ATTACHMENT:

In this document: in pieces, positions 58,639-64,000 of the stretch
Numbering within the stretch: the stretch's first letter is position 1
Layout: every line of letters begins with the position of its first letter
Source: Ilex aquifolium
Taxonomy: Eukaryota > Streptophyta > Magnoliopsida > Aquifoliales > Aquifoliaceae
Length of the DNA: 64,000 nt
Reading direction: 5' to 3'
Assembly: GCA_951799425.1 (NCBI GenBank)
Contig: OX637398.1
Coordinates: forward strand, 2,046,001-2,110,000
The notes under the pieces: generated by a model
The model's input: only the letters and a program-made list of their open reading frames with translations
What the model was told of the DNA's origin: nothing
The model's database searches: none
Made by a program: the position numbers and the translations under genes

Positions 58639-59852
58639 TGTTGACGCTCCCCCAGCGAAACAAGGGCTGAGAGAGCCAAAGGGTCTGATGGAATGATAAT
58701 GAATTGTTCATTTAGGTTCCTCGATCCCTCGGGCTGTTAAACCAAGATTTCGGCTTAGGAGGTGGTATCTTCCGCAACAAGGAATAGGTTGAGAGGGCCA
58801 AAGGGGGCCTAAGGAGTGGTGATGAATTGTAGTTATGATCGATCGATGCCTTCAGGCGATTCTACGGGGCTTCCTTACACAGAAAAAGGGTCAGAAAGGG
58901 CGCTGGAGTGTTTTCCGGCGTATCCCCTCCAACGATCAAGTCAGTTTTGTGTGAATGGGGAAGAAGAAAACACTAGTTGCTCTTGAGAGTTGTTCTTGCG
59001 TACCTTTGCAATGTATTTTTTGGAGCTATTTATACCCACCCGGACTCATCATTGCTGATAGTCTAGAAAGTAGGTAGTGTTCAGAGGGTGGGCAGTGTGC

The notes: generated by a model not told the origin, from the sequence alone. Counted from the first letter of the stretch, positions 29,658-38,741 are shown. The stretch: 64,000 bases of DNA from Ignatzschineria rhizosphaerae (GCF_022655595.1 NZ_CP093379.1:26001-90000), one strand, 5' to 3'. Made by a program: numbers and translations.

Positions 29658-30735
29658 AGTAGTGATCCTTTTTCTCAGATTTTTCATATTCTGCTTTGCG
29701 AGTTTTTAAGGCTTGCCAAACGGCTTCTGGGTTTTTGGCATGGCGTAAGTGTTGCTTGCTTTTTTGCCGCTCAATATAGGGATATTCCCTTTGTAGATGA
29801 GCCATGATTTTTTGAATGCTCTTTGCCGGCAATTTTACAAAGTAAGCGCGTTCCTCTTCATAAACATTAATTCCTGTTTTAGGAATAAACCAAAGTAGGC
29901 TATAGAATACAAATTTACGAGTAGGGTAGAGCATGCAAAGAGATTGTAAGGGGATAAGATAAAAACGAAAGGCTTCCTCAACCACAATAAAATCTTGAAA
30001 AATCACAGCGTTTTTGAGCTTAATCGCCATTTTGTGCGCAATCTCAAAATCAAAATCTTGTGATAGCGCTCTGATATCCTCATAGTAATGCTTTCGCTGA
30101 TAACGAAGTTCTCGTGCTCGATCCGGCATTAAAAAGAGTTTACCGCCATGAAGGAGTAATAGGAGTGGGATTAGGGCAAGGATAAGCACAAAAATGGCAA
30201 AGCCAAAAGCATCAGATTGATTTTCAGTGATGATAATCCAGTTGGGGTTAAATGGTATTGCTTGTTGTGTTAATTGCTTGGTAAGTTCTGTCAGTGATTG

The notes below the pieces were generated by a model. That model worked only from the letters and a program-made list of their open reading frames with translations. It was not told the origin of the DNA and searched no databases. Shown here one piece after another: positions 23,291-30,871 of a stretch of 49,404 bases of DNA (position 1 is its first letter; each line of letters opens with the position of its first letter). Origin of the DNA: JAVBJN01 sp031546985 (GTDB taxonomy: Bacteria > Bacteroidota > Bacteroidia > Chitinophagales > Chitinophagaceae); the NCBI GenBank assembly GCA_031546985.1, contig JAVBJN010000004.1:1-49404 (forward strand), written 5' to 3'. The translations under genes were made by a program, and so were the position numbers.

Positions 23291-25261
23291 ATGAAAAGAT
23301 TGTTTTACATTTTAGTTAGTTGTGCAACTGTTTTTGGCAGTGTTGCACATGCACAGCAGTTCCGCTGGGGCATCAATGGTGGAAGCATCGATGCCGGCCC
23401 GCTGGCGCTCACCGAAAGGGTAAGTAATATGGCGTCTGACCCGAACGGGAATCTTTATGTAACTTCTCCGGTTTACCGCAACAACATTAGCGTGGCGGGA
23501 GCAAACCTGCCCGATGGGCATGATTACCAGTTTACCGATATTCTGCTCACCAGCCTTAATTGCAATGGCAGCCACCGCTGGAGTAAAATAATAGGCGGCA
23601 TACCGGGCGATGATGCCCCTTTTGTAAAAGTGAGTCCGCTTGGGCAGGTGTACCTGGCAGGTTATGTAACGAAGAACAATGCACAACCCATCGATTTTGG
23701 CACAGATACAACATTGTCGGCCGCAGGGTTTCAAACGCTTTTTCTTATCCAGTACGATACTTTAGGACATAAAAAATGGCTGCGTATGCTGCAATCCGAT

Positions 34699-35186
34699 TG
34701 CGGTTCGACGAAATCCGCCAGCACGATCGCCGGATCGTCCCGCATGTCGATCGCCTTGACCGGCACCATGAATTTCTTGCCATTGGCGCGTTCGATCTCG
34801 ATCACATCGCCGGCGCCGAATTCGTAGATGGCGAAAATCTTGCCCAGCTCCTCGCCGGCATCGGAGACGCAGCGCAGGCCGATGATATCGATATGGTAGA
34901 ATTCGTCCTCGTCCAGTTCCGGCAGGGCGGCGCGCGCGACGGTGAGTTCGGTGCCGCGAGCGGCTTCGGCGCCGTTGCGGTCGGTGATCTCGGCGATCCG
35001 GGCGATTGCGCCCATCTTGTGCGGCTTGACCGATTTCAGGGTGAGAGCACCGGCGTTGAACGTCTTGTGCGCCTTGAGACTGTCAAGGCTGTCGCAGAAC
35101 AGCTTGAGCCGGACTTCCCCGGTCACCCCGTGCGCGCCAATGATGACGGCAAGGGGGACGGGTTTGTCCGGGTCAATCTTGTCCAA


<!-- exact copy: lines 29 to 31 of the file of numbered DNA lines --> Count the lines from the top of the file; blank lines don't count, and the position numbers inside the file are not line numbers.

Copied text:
30101 TAACGAAGTTCTCGTGCTCGATCCGGCATTAAAAAGAGTTTACCGCCATGAAGGAGTAATAGGAGTGGGATTAGGGCAAGGATAAGCACAAAAATGGCAA
30201 AGCCAAAAGCATCAGATTGATTTTCAGTGATGATAATCCAGTTGGGGTTAAATGGTATTGCTTGTTGTGTTAATTGCTTGGTAAGTTCTGTCAGTGATTG

The notes below the pieces were generated by a model. That model worked only from the letters and a program-made list of their open reading frames with translations. It was not told the origin of the DNA and searched no databases. Shown here one piece after another: positions 23,291-30,871 of a stretch of 49,404 bases of DNA (position 1 is its first letter; each line of letters opens with the position of its first letter). Origin of the DNA: JAVBJN01 sp031546985 (GTDB taxonomy: Bacteria > Bacteroidota > Bacteroidia > Chitinophagales > Chitinophagaceae); the NCBI GenBank assembly GCA_031546985.1, contig JAVBJN010000004.1:1-49404 (forward strand), written 5' to 3'. The translations under genes were made by a program, and so were the position numbers.